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million people. other ideas included a connecticut floor, allowing the audience to provide power. >> when i say i literally really need you to jump up and down. >> when rock stars speak about the eironment, there are always cries of hypocrisy, especially when private jets are being used. are you ready for the backlash? >> i don't mind any backlash at all. we are trying our best and we have not got it perfect. the people gives backlash for that kind of thing, they are right. i would rather we were trying and doing our best and actively putting it out there that we would like to know, and is the first solar airplane available? we will take it. i don't mind criticism at all. that is ok, because sometimes criticism leads to improvement. ros: certainly there has been some. find different reactions.
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this one says, chris martin is showg that you have to role model to change you want to see. great sustainable ways of touring are being found. on the flipside, i have a better idea. stay home and make it carbon-free. aor cuts we can have a discussion about, but let's focus on carbon footprints here. i'll plan our -- coldplay are measuring the climate impact of their tour. one of these working with them are jeremy woods. here is his view on whether you can measure the carbon footprt of a single gig. >> i'm sure it's perfectly possible to assess those kinds of impacts, and we will be setting ourselves up to do that over the long term. ros: i just wonder what percentage of the carbon footprint of a concert this dance floor will be? do you know?
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>> know, and i don't, actually. that is one of the things we will be finding out, but i have to say that i suspect the dance floor will produce or reduce emissions by an almost invisibly small amount. ros: that is why i ask. i'm sure you are aware people are saying, were talking about bikes to generate power, dance floors, it makes a good headline, but in reality it doesn't make any difference. >> yeah, and i think that is a perfectly valid criticism, but i have to say we are well past the time where we are dreaming up the perfect solutions in the hope that sometime in the future they will solve the problems. particularly the climate change problems. have to move aggressively now, and it is learning by doing, making sure we learn the right lessons. we do that very urgently. you know, the only way to do that is to do exactly what coldplay are doing, which is to put their heads above the
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parapet and say, we know we are going to make mistakes, we want to put inlace the systems that tell us when we are making the mistakes, it also tell us what we can do to engender change that is meaningful. ros: one of the things they are planning to do is offsetting, which is a highly controversial practice, where someone creates carbon footprint, and offts it with things like trees. do you buy into that? >> actually, i do, that i buy into that with a whole set of caveats. i have worked a lot on this topic. we know that unless you do this really well and incredibly carefully, unless you do it in ways that benefit communities, and the trees that get planted are likely to die or to be grubbed up. but there are ways to do this that really help development, and we have worked on this with poor communities in malawi, for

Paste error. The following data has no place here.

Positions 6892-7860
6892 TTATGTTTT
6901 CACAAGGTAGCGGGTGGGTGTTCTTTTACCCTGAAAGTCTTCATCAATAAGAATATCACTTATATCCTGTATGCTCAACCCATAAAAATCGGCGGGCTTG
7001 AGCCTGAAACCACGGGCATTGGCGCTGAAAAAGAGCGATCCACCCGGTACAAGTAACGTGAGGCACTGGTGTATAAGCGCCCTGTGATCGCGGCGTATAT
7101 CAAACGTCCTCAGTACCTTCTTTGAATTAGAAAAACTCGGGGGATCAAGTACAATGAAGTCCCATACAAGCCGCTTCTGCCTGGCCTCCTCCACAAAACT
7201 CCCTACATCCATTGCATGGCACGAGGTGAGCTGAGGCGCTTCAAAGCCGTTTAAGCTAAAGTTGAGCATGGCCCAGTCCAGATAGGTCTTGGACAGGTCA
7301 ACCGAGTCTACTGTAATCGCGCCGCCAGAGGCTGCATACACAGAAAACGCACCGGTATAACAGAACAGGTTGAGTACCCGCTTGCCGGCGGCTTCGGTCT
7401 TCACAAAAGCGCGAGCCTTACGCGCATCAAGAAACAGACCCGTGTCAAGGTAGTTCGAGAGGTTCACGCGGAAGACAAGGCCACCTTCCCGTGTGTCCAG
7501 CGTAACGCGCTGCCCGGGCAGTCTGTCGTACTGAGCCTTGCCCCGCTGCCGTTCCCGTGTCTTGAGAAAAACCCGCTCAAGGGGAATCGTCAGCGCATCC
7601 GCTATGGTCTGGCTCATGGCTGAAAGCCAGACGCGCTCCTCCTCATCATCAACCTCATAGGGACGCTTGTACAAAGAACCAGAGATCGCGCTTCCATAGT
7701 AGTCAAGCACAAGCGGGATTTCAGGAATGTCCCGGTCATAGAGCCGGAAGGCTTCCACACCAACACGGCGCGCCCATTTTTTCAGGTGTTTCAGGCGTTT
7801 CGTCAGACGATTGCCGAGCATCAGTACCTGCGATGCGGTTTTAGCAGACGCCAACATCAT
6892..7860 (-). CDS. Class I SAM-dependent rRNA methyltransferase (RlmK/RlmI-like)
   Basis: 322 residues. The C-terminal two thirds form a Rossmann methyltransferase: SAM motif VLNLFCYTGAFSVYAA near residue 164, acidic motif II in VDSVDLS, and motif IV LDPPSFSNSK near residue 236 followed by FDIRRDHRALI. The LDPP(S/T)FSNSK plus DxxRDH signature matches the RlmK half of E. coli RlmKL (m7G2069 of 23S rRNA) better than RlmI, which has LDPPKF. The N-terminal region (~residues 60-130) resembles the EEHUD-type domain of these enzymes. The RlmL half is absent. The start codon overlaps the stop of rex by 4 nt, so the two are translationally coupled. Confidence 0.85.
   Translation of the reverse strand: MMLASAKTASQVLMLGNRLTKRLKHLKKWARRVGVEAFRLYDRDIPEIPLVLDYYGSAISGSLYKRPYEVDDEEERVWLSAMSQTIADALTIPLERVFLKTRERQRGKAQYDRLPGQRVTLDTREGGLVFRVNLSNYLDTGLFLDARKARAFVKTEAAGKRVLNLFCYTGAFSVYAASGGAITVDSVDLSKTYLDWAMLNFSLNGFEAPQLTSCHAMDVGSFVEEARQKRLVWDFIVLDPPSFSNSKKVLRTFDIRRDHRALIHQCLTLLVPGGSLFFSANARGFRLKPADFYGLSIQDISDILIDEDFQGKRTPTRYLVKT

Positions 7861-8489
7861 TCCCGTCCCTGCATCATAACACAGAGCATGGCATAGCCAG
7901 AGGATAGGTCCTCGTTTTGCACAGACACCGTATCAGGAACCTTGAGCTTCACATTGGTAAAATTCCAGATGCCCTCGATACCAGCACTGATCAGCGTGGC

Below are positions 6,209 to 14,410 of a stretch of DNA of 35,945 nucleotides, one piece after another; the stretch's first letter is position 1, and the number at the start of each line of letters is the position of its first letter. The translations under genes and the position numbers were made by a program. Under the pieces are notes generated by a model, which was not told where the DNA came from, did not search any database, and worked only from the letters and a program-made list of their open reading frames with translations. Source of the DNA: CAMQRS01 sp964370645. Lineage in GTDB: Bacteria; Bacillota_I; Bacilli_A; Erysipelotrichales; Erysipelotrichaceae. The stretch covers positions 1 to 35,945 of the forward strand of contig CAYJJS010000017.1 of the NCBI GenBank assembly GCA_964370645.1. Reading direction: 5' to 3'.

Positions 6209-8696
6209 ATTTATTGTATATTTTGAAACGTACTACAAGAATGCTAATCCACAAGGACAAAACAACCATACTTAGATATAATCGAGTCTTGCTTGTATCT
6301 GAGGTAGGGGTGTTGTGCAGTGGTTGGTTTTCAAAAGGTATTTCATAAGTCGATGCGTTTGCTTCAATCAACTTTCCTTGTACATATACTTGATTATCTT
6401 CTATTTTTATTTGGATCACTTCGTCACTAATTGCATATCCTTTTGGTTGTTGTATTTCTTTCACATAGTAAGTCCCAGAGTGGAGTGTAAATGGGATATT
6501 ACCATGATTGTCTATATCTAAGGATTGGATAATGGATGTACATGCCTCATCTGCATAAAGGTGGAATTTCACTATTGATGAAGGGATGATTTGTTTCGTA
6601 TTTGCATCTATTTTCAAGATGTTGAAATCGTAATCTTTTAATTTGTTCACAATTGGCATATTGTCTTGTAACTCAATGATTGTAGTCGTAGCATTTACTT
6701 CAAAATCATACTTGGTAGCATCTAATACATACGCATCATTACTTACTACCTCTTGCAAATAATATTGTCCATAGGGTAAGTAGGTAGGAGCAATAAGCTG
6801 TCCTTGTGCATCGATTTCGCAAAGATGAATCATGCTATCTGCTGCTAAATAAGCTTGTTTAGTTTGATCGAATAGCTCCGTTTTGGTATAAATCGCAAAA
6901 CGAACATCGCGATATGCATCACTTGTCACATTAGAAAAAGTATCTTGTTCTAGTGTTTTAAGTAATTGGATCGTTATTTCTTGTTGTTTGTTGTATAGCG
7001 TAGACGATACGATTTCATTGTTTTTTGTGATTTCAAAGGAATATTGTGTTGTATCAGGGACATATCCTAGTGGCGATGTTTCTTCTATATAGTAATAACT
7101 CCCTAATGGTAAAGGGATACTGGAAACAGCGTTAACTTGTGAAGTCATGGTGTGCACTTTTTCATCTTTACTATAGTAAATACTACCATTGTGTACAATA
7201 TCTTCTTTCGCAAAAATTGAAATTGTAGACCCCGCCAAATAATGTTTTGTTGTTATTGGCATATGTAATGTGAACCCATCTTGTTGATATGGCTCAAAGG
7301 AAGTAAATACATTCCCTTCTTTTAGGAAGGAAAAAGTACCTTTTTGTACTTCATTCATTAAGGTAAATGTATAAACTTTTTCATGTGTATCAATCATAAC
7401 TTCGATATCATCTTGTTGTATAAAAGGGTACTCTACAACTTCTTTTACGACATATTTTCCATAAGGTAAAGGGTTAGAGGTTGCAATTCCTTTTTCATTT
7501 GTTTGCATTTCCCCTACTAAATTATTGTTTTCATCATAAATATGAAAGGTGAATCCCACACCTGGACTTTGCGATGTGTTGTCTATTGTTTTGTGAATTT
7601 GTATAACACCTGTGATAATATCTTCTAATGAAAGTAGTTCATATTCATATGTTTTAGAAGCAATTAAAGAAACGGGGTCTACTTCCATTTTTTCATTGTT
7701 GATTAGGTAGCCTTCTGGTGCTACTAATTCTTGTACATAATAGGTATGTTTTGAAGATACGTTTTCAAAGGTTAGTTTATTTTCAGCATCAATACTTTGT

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example. i am a given -- i am, again, supporting this, it can only be done in a learning by doing mode. ros: we will have to keep a close eye on how that tour does. before we wrap up, a quick reminder, you can get analysis videos never you want them. we post at least one, sometimes several videos a week. you can find them on the bbc news website. we are doing a series of climate profiles where we look at the biggest emitters of the world and what they are promising to do about their emissions, and what they are actually doing. the latest video on america is on the bbc website. you can also subscribe to audio versions of our explainers and analysis via the bbc sounds app, which you can get on your smartphone. our lead story today comes from lebanon. there are being calls for, after clashes that have left six
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people dead in beirut and dozens of others injured. the u.n., u.s., and france are urging a de-escalation of tensions. the shooting erected after protesters turned up complaining at the nature into that -- nature of an investigation into that port explosion last year. narrator: funding for this presentation of this program is provided by... narrator: financial services firm, raymond james. man: bdo. accountants and advisors. narrator: funding was also provided by, the freeman foundation. by judy and peter blum kovler foundation; pursuing solutions for america's neglected needs. and by contributions to this pbs station from viewers like you. thank you. ♪ ♪
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♪ ♪ narrator: funding for this presentation of this program is provided by... narrator: pediatric surgeon. volunteer. topiary artist. a raymond james financial advisor tailors advice to help you live your life. life well planned. woman: the rules of business are being reinvented th a more flexible workforce. by embracing innovation, by looking not only at current opportunities, but ahead to future ones. man: people who ow, know bdo.